Terry Doyle seemed like an odd choice for the Twins with the No. 2 pick in the Rule 5 draft. Despite being 26 years old, he had just 15 starts above Single-A, including zero at Triple-A, and nothing about his raw stuff or track record suggested more than back-of-the-rotation starter potential. At no point has the Rule 5 draft been a sure-fire way to add useful big-leaguers, but when picking so high it seemingly made sense to at least target someone with more upside. In explaining their reasoning for the pick, the Twins talked about how impressed they were by Doyle's performance in the Arizona Fall League, where he posted a 1.98 ERA. However, that consisted of just eight starts and was fueled by an incredibly low batting average on balls in play that screamed fluke.

My assumption was that they wouldn't have chosen Doyle if they weren't at least convinced he could stick in the majors as a mop-up man, but apparently not. Doyle coughed up 10 runs in 5.1 innings this spring and the Twins didn't even keep him around until the end of camp, sending him back to the White Sox. Ultimately it's not a huge deal, as they're out $25,000 and the opportunity to add a higher-upside arm, but it's discouraging for a supposedly scouting-heavy team to take someone atop the Rule 5 draft while citing his fluky, small-sample-size performance in the AFL as a big factor and then cut him five innings later.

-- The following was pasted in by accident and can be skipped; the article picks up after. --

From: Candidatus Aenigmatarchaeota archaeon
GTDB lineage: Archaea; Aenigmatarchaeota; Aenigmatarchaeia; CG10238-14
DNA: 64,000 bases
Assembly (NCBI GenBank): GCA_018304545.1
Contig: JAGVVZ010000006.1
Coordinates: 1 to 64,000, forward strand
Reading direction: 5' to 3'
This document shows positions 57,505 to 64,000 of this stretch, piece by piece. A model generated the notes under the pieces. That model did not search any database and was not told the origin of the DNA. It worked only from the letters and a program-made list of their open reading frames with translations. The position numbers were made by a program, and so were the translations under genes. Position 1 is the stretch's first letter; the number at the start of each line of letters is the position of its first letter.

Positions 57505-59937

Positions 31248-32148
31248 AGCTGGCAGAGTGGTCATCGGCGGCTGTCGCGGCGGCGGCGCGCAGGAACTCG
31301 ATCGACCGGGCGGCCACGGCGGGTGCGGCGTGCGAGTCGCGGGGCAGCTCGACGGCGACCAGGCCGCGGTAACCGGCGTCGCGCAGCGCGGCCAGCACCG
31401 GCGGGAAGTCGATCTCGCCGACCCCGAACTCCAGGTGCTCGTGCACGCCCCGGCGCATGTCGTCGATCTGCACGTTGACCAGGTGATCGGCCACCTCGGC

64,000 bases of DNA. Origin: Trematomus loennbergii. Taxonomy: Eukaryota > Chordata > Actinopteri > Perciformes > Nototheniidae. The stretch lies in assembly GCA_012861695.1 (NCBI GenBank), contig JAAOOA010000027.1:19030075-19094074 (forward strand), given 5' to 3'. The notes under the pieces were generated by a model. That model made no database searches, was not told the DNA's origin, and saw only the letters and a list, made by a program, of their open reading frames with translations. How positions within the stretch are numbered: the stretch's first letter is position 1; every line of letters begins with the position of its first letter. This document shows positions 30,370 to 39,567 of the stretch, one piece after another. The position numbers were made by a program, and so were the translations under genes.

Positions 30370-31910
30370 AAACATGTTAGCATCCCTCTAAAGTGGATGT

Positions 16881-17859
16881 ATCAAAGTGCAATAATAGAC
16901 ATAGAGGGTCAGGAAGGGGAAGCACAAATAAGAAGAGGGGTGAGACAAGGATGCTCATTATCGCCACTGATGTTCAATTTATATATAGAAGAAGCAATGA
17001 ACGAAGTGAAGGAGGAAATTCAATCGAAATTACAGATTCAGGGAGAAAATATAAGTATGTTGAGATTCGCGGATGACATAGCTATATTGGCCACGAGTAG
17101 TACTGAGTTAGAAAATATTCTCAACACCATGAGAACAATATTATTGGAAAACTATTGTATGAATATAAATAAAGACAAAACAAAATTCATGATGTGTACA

Aaron Thompson, a 25-year-old left-hander the Twins signed to a minor-league contract in December, has been suspended 50 games after violating MLB's drug policy for a "drug of abuse." His track record in the minors is mediocre at best, but Thompson is a former first-round pick and apparently the Twins will keep him in the organization despite the suspension. Once activated, he'll likely be a fifth starter or long reliever at Triple-A.

• I'll have a lot more on this subject once my annual series ranking the Twins' top 40 prospects concludes later this week, but Baseball America and Baseball Prospectus recently released their annual organizational talent rankings and the Twins placed 20th and 22nd.

• On a related note, Baseball America crunched the numbers to find that the Twins ranked 15th in international spending last season after ranking 12th in 2010. Miguel Sano alone got a record $3.15 million signing bonus from the Twins in 2009, but in the two years since then they've spent a total of $4.85 million internationally.